The fourth season of Boardwalk Empire has been fantastic. The same way each additional year of The Wire was retroactively identified by their respective setting or conflict, Season 4 of HBO's new illegal drug drama will be known for bringing Harlem into the battle. And the show as a result, as I said, has been both narratively compelling and thematically rich. Time for some "Marriage and Hunting." A combo as old as PB&J.
Whenever 'directed by Tim Van Patten' appears at the end of Boardwalk Empire's opening credits, it's probably going to be a pretty darb episode and "The Old Ship of Zion" didn't disappoint. Instead of the drama's often sprawling narrative, the eighth installment of the fourth season focused on only a few characters and yet that somehow made it seem like even more happened than usual with each thread taking a significant step forward.
The first half of Boardwalk Empire's fourth season was solid, playing up Nucky's increasing isolation as well as developing several feuds in the concurrent threads, and yet it still flew by in somewhat forgettable fashion. Episodes 1 through 4 were overshadowed by the end of Breaking Bad with the final stretch of AMC's illegal drug drama dominating the water cooler conversation for most of the fall season. Too bad "William Wilson" isn't likely to steer the talk (back) to Boardwalk.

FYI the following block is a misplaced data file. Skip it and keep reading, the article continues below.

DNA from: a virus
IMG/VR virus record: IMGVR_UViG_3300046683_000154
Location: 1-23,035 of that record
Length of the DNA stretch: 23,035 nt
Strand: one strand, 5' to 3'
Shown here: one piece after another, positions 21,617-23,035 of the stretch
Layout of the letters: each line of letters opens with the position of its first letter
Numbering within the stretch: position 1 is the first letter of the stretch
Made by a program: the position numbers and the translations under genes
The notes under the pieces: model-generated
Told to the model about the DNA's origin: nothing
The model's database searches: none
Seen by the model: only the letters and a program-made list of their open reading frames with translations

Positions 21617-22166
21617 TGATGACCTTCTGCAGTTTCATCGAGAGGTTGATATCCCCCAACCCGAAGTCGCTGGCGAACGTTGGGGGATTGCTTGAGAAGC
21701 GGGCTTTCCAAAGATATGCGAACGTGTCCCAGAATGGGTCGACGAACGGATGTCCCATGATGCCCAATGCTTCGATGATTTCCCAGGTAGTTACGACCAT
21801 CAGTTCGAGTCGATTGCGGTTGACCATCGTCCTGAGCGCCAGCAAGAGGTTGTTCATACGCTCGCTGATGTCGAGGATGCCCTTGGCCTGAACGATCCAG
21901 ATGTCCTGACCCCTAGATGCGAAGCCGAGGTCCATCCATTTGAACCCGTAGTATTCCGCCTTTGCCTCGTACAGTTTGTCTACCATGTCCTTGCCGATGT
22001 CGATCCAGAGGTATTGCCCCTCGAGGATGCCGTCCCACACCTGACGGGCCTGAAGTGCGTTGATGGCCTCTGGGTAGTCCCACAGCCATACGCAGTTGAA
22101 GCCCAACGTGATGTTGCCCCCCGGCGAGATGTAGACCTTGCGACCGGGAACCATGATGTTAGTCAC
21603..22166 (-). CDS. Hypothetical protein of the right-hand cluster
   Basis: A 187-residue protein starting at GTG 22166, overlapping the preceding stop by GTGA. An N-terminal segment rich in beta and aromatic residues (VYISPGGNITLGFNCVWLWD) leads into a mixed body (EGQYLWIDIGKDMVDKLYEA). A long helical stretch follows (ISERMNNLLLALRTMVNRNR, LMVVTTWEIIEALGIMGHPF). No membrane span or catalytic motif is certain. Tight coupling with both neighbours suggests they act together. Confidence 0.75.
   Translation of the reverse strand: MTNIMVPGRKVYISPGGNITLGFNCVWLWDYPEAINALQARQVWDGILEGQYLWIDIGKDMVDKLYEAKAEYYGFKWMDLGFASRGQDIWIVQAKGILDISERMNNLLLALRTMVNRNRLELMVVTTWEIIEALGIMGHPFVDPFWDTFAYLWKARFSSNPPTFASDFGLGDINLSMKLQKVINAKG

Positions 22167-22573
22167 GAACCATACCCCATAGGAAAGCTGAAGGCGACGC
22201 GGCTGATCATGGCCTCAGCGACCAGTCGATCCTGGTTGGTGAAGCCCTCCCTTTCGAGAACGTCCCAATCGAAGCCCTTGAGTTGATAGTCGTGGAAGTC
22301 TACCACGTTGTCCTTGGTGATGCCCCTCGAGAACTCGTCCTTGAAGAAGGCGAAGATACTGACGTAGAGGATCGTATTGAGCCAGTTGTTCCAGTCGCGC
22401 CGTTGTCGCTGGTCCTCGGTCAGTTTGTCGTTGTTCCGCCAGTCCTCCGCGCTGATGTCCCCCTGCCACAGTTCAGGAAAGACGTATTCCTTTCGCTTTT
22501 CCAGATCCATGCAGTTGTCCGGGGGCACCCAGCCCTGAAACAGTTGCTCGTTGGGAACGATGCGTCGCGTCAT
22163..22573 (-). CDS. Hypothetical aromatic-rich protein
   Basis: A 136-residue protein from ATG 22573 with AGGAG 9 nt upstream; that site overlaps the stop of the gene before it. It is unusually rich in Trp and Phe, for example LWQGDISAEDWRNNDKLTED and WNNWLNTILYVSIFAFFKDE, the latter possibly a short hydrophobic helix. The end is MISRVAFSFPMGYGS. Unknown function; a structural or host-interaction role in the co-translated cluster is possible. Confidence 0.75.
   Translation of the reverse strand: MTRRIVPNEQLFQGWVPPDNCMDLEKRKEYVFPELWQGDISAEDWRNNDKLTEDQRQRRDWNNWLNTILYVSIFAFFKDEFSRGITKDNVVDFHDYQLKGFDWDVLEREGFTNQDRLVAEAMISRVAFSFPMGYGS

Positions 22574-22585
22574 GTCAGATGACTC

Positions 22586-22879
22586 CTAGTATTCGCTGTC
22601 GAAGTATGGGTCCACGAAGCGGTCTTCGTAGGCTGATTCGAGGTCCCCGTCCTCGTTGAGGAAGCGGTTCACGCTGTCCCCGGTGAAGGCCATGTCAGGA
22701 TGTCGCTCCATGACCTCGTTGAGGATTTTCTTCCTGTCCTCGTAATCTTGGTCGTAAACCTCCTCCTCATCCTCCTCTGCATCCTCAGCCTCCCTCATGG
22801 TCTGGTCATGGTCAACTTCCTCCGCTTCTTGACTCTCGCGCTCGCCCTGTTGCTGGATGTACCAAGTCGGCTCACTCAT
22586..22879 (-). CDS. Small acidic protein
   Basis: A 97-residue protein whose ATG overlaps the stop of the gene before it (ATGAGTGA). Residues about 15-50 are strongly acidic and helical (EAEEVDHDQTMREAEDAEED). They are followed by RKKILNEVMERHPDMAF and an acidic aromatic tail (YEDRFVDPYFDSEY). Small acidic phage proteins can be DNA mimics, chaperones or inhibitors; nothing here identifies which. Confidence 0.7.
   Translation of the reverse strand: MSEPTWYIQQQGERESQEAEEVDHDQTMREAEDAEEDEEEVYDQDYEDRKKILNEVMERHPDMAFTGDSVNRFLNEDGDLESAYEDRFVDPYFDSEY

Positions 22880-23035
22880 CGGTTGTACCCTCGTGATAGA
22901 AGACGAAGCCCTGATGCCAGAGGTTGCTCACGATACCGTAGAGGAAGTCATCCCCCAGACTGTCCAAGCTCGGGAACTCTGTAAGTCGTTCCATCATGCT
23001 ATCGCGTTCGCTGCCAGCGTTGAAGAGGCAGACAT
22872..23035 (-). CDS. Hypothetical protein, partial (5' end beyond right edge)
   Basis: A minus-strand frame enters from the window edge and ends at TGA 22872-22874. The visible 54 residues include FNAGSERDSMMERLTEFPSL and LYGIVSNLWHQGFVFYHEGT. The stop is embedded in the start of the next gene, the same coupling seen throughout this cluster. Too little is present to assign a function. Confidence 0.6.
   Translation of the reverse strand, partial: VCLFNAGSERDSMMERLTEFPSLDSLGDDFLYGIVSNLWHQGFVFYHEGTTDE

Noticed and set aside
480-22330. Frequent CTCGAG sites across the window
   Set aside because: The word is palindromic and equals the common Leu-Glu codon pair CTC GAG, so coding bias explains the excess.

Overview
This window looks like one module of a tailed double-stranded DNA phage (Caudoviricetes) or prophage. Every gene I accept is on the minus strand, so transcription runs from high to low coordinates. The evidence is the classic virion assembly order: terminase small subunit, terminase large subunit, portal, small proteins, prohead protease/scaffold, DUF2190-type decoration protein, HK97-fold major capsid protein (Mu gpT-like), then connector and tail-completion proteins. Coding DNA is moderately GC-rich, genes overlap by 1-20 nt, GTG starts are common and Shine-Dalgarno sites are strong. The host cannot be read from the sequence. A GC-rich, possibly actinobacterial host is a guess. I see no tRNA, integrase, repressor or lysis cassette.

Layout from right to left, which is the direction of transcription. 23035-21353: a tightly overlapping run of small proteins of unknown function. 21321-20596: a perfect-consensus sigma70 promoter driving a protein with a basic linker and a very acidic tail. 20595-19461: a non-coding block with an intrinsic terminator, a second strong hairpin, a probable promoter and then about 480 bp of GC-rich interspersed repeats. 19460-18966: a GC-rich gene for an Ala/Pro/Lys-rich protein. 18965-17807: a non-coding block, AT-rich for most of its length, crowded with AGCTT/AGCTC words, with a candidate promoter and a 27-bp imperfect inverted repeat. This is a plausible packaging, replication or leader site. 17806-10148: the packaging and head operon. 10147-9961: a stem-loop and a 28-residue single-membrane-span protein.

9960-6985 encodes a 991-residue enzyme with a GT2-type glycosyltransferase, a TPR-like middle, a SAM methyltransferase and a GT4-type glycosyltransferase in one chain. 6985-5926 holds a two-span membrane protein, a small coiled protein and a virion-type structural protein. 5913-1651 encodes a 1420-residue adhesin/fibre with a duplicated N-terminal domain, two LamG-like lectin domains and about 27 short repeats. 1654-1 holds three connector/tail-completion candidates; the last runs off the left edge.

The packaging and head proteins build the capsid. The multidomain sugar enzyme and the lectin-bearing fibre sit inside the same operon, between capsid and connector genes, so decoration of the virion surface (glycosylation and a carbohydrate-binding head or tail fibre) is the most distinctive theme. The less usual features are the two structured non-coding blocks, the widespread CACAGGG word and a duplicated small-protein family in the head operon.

Last night's Boardwalk Empire marked the half-way point for the fourth season and "The North Star" spent a lot of time focusing on the show's various families. Family is obviously a common theme in many gangster dramas, especially when it comes to 'la Cosa Nostra,' and almost every storyline in the sixth installment involved one coming together or being torn apart. In some cases both at once.
Nothing too major happened in the first four episodes of the fourth season with Boardwalk busy laying a lot of groundwork in the opening third, both introducing new characters and setting up the multiple storylines for returning favourites. And the HBO drama is known for its slow burn but last night things got interesting. Oh, and in case you were wondering, the episode title,"Erlkönig," is a reference to Goethe's poem of the same name. Well, "Der Erlkönig."
As fantastic as Boardwalk Empire is, it's hard to want to watch and discuss the HBO period drama when the last episode of Breaking Bad is on AMC at the exact same time. The events in Atlantic City are almost always compelling, with 1924 being another banner year for the series so far, however, it's hard to concentrate on a measly fourth installment with the another seminal series airing its highly anticipated series finale. Even when they go "All In."
HBO’s Boardwalk Empire has only aired three episodes this season, but apparently that’s enough for the subscription cable network to give the go-ahead for next year’s Season 5. With storylines in Chicago, New York, Atlantic City and elsewhere, the drama rarely runs out of things to talk about and signing on for a fifth season almost seems to be a formality.